Supreme Court Will Hear Ohio Marriage Cases Brought by Lambda Legal, ACLU and Gerhardstein & Branch

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January 16, 2015

Today, the U.S. Supreme Court granted review of the Ohio marriage lawsuits brought by Lambda Legal, the ACLU and Gerhardstein & Branch seeking to compel the State of Ohio to recognize the marriages of same-sex couples.

With today’s announcement that Henry v. HodgesObergefell v. Hodges and all other cases from the Sixth Circuit Michigan, Kentucky and Tennessee will be heard, the high court has set the stage for final resolution of the debate about marriage equality for same-sex couples across the country. Oral argument before the Supreme Court could occur early in 2015.

Listen to a teleconference from the day the Court accepted these cases moderated by Lambda Legal's Director of Education and Public Affairs, Leslie Gabel-Brett, featuring Jon Davidson, Legal Director, and Camilla Taylor, National Marriage Project Director:

Meet one of the couples in the case:

Susan Sommer, Director of Constitutional Litigation for Lambda Legal, said:

We are ready to make our case before the Supreme Court to end these discriminatory bans once and for all. The state of Ohio shouldn’t be allowed to disrespect lawful marriages of same-sex couples within its state borders and certainly shouldn’t be allowed to meddle with family matters in states that do respect the marriages of same-sex couples. In fact, no state in the country should continue this disgraceful discrimination.

Henry v. Hodges, filed in February 2014, and Obergefell v. Hodges, filed in July 2013, demonstrate the importance of marriage to families through the life span, from the birth of their children through the death of a spouse and beyond. The Henry plaintiffs seek respect for their out-of-state marriages, including recognition for both spouses as parents of the couples’ children, on birth certificates and through life. The Obergefell plaintiffs are widowers fighting to be listed on the death certificates of their deceased husbands, who they married out of state. The Sixth Circuit Court of Appeals ruling upholding discriminatory marriage bans in Ohio, as well as Michigan, Kentucky and Tennessee, was the first federal circuit court ruling after the Supreme Court’s watershed 2013 Windsor decision to uphold such bans, departing from recent decisions from the Fourth, Seventh, Ninth and Tenth Circuits.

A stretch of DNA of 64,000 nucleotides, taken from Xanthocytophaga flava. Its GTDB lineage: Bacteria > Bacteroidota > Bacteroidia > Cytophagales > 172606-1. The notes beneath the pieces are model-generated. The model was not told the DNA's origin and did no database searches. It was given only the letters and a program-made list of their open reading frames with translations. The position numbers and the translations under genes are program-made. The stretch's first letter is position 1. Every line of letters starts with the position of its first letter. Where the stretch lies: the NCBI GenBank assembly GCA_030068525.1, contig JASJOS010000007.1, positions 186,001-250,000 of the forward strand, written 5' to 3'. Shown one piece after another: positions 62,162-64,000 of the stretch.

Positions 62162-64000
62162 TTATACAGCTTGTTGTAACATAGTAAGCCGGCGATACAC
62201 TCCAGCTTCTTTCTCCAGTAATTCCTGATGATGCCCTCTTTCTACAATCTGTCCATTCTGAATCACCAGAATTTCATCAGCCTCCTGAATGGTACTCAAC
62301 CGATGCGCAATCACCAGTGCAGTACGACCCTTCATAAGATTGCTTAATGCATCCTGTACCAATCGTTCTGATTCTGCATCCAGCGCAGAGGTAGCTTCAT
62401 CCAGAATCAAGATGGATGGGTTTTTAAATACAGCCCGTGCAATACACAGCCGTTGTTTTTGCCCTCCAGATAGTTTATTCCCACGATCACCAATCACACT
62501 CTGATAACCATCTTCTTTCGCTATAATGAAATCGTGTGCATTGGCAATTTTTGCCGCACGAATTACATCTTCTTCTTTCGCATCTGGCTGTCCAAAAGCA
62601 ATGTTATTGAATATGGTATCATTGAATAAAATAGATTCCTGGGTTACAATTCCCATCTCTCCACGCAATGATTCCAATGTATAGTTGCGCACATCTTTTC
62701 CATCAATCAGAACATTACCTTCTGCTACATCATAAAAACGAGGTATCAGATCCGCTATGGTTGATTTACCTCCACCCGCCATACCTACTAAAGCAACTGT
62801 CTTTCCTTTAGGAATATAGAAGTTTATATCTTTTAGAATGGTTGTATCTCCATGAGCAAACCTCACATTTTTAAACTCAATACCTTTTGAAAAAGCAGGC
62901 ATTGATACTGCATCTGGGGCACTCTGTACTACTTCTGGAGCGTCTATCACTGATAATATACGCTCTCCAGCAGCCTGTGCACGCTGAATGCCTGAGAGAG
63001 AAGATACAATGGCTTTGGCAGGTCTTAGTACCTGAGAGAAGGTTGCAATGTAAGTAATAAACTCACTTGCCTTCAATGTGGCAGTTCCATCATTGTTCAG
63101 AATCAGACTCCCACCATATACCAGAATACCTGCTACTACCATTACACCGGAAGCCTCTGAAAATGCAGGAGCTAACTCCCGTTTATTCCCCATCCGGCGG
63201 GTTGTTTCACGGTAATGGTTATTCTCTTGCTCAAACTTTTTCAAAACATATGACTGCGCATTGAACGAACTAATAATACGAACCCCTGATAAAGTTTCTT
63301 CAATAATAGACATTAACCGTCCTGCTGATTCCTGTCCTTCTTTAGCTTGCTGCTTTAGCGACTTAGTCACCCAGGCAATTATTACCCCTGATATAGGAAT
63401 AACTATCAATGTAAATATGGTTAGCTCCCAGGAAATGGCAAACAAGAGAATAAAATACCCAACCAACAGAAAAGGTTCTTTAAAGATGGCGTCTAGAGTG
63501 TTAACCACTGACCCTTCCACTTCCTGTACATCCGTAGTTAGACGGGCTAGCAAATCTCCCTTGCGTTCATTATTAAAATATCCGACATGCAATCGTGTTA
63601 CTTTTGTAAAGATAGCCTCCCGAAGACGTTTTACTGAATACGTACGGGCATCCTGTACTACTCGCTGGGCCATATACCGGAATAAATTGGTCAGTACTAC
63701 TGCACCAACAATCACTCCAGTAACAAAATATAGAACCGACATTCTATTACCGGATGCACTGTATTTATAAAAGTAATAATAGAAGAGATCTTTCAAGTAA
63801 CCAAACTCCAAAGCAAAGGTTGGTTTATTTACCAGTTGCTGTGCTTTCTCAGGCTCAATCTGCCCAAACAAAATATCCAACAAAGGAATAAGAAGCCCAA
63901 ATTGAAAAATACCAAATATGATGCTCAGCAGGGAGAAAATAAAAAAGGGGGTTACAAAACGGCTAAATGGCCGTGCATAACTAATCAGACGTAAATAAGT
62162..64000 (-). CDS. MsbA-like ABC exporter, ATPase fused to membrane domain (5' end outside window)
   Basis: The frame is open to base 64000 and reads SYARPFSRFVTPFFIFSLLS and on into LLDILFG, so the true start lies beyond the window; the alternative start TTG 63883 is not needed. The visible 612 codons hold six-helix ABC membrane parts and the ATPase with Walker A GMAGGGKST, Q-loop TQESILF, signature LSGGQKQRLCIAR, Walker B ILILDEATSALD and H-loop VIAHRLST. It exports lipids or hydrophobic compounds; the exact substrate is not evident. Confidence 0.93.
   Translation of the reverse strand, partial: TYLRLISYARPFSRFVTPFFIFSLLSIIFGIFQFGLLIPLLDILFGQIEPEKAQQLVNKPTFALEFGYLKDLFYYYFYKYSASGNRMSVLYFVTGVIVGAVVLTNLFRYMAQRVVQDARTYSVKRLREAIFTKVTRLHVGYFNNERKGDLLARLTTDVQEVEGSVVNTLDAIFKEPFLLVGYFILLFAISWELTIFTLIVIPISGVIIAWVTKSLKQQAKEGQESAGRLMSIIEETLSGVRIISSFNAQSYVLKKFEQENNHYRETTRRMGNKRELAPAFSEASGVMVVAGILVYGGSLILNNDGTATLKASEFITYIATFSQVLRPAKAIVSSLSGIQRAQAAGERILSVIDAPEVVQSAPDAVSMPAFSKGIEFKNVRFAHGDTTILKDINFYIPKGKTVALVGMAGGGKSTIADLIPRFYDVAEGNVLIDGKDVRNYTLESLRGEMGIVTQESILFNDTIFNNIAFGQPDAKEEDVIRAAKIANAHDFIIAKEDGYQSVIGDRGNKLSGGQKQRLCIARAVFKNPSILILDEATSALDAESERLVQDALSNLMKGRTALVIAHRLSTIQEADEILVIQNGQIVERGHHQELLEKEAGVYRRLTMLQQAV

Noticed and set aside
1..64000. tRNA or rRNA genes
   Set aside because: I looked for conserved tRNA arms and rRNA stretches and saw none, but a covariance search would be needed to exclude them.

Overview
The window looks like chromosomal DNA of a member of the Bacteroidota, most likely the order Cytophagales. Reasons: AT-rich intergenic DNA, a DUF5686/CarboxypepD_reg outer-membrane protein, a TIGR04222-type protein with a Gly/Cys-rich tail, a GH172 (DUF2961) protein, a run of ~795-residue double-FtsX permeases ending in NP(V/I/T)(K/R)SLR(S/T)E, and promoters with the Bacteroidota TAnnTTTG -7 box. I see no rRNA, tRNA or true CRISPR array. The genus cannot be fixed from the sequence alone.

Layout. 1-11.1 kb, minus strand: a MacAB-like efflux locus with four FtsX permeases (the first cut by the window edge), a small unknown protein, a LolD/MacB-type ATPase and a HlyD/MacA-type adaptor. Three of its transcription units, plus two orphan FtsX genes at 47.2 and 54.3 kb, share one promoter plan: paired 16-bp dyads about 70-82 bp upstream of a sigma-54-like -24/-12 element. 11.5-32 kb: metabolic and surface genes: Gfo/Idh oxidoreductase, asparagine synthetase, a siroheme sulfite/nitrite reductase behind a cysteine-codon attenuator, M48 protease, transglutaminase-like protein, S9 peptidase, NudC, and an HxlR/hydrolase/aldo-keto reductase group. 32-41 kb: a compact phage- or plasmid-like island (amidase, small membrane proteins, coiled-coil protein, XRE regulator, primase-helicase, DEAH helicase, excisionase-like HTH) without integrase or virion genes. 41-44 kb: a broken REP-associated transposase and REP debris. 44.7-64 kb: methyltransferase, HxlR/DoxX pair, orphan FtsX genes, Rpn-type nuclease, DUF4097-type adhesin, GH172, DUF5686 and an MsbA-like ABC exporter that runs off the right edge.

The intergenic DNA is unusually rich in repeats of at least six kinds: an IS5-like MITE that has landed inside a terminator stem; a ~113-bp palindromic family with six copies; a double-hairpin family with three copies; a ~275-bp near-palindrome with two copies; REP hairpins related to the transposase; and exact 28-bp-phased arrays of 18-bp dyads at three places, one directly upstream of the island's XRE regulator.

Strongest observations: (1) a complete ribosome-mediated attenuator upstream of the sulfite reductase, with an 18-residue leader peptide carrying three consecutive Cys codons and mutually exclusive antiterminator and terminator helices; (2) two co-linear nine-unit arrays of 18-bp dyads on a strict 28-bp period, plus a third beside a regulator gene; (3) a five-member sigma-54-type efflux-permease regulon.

James Esseks, Director of the ACLU Lesbian Gay Bisexual Transgender & AIDS Project, said:

We are thrilled the Court will finally decide this issue. The country is ready for a national solution that treats lesbian and gay couples fairly. Every single day we wait means more Americans are harmed by the denial of full marriage rights – more people die before they have a chance to marry, more children are born without proper protections, more people face medical emergencies without being able to count on recognition of their spouses. It is time for the American values of freedom and equality to apply to all couples.

Al Gerhardstein, of Gerhardstein & Branch, said:

Three beautiful babies have been born to our plaintiffs since we filed this case. Those children plus an adopted toddler, their parents and thousands like them must not be relegated to any second class status. Surely the Constitution protects them. We look forward to presenting our arguments on behalf of our plaintiff families and all Ohio same-sex couples in front of the highest court in the land. The security that comes from accurate birth certificates is immeasurable, and no one should be denied that security because they are born to same-sex parents. Nor should grieving spouses be denied recognition on the death certificates of their loved ones.

Read the press release.